Our first job was working for his fathers auto repair shop, aptly named The Shop. We had since upgraded from using strict HTML and was using Macromedia Flash to build websites. After a few weeks, we had a nice interactive website highlighting the services of The Shop. I remember the homepage was the outline of the building. As you hit the links, the garage door would open with the new website information.
Next on the list would be a bit ironic. Most of the boys in Martins Ferry would get their haircut at Fablo’s Barbershop. I was also one of those boys, getting a bald fade every few weeks. It was only natural for us to offer to make a website for one of Martins Ferry’s favorite establishments.
A year later I would start dating a Falbo. My high school sweetheart, and now wife, was a second cousin to the shop owner.
DeFelice Pizza in Martins Ferry
DeFelice Pizza just moved in and we went knocking. I remember this being a pretty fun website. Also made in Flash, you could select your pizza size and toppings and they would fall from the sky on the pizza. Besides this wonderful animation, I also remember drawing the guys from the pizza box and creating an animated logo.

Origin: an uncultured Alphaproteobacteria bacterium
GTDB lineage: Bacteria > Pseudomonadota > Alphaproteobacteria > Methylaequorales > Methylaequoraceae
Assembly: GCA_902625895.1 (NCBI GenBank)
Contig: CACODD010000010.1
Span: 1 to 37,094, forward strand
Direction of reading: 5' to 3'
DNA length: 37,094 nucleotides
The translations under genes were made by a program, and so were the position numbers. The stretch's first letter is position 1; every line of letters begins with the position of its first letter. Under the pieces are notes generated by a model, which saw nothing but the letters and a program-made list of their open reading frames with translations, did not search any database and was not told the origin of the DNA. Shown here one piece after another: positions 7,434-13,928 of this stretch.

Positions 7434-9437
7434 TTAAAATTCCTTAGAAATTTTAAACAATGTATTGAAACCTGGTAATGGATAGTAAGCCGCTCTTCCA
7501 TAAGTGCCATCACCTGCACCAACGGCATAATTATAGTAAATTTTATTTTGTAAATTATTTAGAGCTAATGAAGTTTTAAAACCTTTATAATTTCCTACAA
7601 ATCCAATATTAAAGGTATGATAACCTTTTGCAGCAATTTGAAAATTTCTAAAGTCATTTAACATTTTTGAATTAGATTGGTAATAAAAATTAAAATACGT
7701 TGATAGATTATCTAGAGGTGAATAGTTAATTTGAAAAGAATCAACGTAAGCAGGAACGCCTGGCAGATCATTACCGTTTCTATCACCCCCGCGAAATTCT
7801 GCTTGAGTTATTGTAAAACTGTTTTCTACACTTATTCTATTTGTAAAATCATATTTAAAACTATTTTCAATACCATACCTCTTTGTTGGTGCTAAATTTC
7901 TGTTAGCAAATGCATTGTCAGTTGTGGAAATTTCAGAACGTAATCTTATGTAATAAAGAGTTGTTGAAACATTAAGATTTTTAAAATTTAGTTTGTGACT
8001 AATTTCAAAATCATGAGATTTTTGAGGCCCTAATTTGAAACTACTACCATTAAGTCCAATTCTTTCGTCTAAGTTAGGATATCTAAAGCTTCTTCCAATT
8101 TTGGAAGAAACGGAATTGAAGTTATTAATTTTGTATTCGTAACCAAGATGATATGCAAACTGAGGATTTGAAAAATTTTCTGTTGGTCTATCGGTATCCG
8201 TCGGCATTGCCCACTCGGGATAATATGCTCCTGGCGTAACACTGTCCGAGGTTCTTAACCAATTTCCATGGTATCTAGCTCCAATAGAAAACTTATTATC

It reminded me a lot of my days in Paint.
Martins Ferry High School and School District
Last but not least, I had my name linked directly to the official school websites for a few years. I was asked by my senior “Tech Prep II” teacher to revamp the school district and high school website. Between student film projects, I managed to launch a pretty solid Martins Ferry School District site. A month of so later, we launched a semi-complete high school website.
The Importance of Picking the Right Electives
After scanning over my sons pink paper, it dawned upon me how important my high school electives were in the formation of my career and life. What if I decided on that extra study hall instead of “Intro to Multimedia Design”?
I often tell students or young adults that I learned more about web design in high school than I did in college. That’s not a dig at my college education, but more of a kudos to MFHS for providing solid options for a young “nerd” like me.
I have no idea if my son (or daughter) will go down the digital technology path. It would be great to hire my son as a freelance designer. Down the line, it would be great to cross out the name Eric and call the company Hersey Web Design and Development.
Maybe he will pick Graphic Design.
Maybe he will be retail specialist.
I’ll be happy either way. Maybe his path is creating Hunter Hersey Office & Supplies.
I’ll make his company website.